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The long-leg, full flutter kick generates continuous propulsion through the entire kick cycle, but uses short muscles with little mechanical advantage, so it's fatiguing.
The modified flutter, done from the knees with a flat body, uses a much more mechanically efficient technique. It minimizes downward water deflection. It is extremely useful when swimming into flow or current.
The frog kick directs water backwards. It uses efficient muscles and involves a rest period during each kick cycle. This also allows the diver, particularly the novice diver, to get a brief buoyancy check, because if they sink or rise during the glide phase, they realize they are not truly neutral. The frog kick is also the basis for the helicopter turn and back kick, both of which are useful for precise positioning for observing marine life, or taking photographs.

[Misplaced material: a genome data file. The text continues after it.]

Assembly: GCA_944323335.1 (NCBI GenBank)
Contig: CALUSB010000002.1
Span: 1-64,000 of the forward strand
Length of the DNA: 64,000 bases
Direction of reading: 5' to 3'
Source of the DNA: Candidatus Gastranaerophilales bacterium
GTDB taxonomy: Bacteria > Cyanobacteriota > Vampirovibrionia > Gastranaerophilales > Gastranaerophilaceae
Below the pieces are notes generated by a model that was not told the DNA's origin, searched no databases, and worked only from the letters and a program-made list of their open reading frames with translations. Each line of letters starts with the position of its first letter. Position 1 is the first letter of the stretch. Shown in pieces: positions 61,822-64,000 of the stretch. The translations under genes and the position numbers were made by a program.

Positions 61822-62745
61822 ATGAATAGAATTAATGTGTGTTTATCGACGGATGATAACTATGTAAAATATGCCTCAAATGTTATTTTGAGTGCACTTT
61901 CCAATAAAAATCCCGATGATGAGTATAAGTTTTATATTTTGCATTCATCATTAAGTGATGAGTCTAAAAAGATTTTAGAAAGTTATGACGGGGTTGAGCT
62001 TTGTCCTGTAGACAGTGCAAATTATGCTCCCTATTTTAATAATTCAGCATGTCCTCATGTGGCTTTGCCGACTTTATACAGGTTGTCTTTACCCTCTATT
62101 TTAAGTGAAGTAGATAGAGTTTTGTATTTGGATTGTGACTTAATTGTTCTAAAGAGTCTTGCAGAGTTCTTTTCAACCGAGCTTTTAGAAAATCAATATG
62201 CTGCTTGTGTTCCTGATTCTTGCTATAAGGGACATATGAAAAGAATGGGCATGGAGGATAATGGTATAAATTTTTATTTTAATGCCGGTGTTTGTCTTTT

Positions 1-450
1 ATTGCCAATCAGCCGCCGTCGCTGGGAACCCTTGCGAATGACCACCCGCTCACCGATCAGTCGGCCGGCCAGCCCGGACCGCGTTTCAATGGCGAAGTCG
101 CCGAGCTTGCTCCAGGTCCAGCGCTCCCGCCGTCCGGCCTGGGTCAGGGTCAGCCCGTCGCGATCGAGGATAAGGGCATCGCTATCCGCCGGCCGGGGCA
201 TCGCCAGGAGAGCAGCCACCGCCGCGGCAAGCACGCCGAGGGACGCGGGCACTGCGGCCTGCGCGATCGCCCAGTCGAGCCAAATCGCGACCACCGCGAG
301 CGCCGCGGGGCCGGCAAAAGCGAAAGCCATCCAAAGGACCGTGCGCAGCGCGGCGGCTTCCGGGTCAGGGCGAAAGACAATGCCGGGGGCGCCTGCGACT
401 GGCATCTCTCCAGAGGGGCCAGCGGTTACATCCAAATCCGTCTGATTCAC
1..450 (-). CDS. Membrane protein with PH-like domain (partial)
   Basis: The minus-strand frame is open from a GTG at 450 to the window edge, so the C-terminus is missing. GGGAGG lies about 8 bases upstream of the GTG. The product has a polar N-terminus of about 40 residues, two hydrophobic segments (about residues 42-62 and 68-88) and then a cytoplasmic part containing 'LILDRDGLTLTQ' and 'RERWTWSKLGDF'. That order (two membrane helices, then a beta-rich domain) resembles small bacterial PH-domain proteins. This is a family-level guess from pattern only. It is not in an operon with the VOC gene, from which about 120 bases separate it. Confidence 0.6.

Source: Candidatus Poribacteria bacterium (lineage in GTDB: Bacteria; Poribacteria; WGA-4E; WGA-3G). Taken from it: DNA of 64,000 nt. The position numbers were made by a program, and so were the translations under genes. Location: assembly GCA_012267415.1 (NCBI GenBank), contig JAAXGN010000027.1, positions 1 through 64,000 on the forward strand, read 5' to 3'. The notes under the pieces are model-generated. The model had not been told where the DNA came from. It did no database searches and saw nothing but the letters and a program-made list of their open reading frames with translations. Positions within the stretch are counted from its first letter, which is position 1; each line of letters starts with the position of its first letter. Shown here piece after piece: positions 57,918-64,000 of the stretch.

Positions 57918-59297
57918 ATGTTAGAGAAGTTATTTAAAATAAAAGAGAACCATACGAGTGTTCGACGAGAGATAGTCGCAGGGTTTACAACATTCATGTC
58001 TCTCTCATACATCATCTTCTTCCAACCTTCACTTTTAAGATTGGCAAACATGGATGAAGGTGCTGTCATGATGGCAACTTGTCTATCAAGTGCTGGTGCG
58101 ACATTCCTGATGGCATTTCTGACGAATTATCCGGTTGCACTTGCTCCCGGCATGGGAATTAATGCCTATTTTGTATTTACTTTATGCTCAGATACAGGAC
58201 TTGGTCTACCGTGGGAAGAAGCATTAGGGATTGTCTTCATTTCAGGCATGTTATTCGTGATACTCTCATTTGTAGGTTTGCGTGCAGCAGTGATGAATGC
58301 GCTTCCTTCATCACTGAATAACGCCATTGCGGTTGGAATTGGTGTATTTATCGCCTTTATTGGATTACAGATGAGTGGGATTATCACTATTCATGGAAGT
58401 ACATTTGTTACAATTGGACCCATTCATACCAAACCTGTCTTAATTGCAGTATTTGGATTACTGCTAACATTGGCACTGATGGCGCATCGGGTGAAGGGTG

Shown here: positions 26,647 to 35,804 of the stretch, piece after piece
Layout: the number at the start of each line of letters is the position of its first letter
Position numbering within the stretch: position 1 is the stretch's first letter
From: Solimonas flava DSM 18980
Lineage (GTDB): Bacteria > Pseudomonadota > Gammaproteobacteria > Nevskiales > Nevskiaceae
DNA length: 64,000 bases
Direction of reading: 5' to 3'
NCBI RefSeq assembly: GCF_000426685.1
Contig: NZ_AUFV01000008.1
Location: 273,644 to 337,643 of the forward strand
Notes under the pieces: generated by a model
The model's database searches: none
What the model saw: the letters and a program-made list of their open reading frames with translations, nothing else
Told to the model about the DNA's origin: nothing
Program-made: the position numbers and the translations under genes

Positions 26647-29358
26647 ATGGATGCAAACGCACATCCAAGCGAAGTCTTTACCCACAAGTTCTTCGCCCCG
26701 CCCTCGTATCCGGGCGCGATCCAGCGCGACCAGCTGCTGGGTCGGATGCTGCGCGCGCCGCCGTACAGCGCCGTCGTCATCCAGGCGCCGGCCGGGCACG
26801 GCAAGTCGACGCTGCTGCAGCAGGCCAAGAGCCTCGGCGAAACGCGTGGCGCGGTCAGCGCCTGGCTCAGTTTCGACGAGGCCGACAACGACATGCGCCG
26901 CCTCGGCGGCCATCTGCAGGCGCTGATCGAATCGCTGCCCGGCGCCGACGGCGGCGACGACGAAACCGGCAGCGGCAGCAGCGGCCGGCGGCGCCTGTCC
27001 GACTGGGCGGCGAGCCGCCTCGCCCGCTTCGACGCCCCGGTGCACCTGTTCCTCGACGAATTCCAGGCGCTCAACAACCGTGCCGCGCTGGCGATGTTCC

I do not understand how the modified flutter works ... it looks like the water is being moved downwards ... obviously it is not, but I would need to try it to understand.
You're right. The water is moving downward in a modified flutter. However, there is much less water moving per kick, it's not moving as forcefully, it's not moving as far, and - depending on how long your legs are - it's being moved downward from an additional two feet or so above anything you don't want to expose to downward moving water.
…Frog kick is not only more efficient from a propulsion standpoint... it's also "roll neutral" if you will...